| ||Squalus spinosus Gmelin, 1789|
| ||Echinorhinus obesus Smith, 1849|
| ||Echinorhinus (Rubusqualus) mccoyi Whitley, 1931|
|En - Bramble shark, Fr - Squale bouclé, Sp - Tiburón de clavos.|
3Alpha Code: SHB Taxonomic Code: 1090600901|
|Scientific Name with Original Description|
|Squalus brucus Bonnaterre, 1788, Tabl.encyclop.method.trois reg.Nat., Ichthyol., Paris, 11. Holotype: lost. Type Locality: "L'Océan" (eastern North Atlantic).|
Dermal denticles on body and fins varying from small to very large, with many large, widely spaced, thorn or buckler-like denticles with bases not stellate and over a centimetre wide; some of these large denticles are fused in groups of 2 to 10 and may form large plates over 25 mm across.
|fieldmarks: No anal fin, dorsals spineless and far back, first behind pelvic origins, large scattered thornlike denticles on body and fins.|
|Western Atlantic: Virginia, Massachusetts, USA; Argentina. Eastern Atlantic: Scottish and Irish Atlantic Slopes and North Sea to Mediterranean, Morocco, Canary Islands, Senegal, Ivory Coast; Namibia to Cape of Good Hope, South Africa. Western Indian Ocean: South Africa, southern Mozambique, ?Oman, India. Western Pacific: Japan (southeastern Honshu), Australia (South Australia), New Zealand, ?Kiribati.|
|Habitat and Biology|
|A large, sluggish bottom shark sometimes occurring in shallow water but primarily a deepwater species, occurring on the continental and insular shelves and upper slopesat depths from 18 to 900 m. |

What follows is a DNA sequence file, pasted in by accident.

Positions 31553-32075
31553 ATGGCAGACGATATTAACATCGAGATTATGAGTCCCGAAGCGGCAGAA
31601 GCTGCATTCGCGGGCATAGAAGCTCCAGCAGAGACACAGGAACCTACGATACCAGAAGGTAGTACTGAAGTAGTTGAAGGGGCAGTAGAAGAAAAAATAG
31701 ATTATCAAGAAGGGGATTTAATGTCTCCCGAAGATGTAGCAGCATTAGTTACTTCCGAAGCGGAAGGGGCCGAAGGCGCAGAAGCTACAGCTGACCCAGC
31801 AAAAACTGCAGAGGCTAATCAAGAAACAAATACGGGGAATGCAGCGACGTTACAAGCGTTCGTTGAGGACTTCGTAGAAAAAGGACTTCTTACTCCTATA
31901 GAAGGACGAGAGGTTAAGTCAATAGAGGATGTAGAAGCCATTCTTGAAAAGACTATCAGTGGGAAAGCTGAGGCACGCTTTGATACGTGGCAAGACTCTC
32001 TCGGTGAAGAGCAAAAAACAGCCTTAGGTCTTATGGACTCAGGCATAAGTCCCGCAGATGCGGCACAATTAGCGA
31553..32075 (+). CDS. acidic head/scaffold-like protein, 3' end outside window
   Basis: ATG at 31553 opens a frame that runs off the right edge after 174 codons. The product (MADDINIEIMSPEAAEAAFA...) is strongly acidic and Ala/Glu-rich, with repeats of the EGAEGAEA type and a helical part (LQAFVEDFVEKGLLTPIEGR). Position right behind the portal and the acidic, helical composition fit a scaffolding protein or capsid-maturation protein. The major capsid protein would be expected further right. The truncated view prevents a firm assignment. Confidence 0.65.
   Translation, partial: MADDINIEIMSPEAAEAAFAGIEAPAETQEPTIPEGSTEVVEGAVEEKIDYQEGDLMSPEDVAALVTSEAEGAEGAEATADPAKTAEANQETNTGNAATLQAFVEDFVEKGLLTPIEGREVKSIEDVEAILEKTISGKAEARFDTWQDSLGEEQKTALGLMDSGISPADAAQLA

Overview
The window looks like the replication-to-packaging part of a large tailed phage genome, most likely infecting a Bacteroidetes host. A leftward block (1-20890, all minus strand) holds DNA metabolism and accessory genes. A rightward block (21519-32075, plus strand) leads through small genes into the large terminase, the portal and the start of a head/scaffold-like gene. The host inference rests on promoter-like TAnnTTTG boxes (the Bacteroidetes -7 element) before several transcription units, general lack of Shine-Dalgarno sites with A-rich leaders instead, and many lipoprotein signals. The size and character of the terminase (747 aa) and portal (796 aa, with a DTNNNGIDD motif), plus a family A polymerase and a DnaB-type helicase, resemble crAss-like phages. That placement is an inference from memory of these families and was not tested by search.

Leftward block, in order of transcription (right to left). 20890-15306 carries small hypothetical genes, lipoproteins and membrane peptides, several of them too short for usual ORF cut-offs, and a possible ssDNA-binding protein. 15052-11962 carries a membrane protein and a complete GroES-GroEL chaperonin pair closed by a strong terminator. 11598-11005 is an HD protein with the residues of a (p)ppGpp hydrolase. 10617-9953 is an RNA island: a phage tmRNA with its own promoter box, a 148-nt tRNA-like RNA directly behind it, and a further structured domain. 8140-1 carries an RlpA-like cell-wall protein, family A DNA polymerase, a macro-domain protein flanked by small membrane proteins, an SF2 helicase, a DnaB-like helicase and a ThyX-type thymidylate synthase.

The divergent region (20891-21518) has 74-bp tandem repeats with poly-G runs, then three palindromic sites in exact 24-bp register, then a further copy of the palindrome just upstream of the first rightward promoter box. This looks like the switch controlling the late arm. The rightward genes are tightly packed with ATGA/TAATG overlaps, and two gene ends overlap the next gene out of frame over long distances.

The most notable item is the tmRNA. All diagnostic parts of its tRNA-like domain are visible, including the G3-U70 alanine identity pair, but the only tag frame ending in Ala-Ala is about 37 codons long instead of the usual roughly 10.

Ovoviviparous, number of young per litter from 15 to 24; may breed in April in Indian waters.
Eats smaller sharks (spiny dogfish), bony fishes (including ling, catfish, and lizardfish), and crabs.
|Maximum total length about 3.1 m. Young born between 29 and 90 cm, adult females reported at 213 to 230 cm, adult males reported at 150 to 174 cm.|
|Interest to Fisheries|
|Apparently relatively common only in the eastern Atlantic, especially from the North Sea to Portugal, where it is caught in bottom trawls and on line gear.|
Utilized in the eastern Atlantic for fishmeal; liver oil has high value for medicinal purposes in South Africa.Relatively unimportant as a fisheries species.
|Source of Information|
|FAO species catalogue Vol.4. Sharks of the world. An Annotated and Illustrated Catalogue of Shark Species Known to Date Part 1 - Hexanchiformes to Lamniformes. Compagno, L.J.V.1984FAO Fisheries Synopsis.
, (125) Vol.4, Part 1. |
Bigelow & Schroeder, 1948
Cadenat & Blache, l981
Hureau & Monod, 1973
Musick & McEachran, 1969
Silas & Severaj, 1972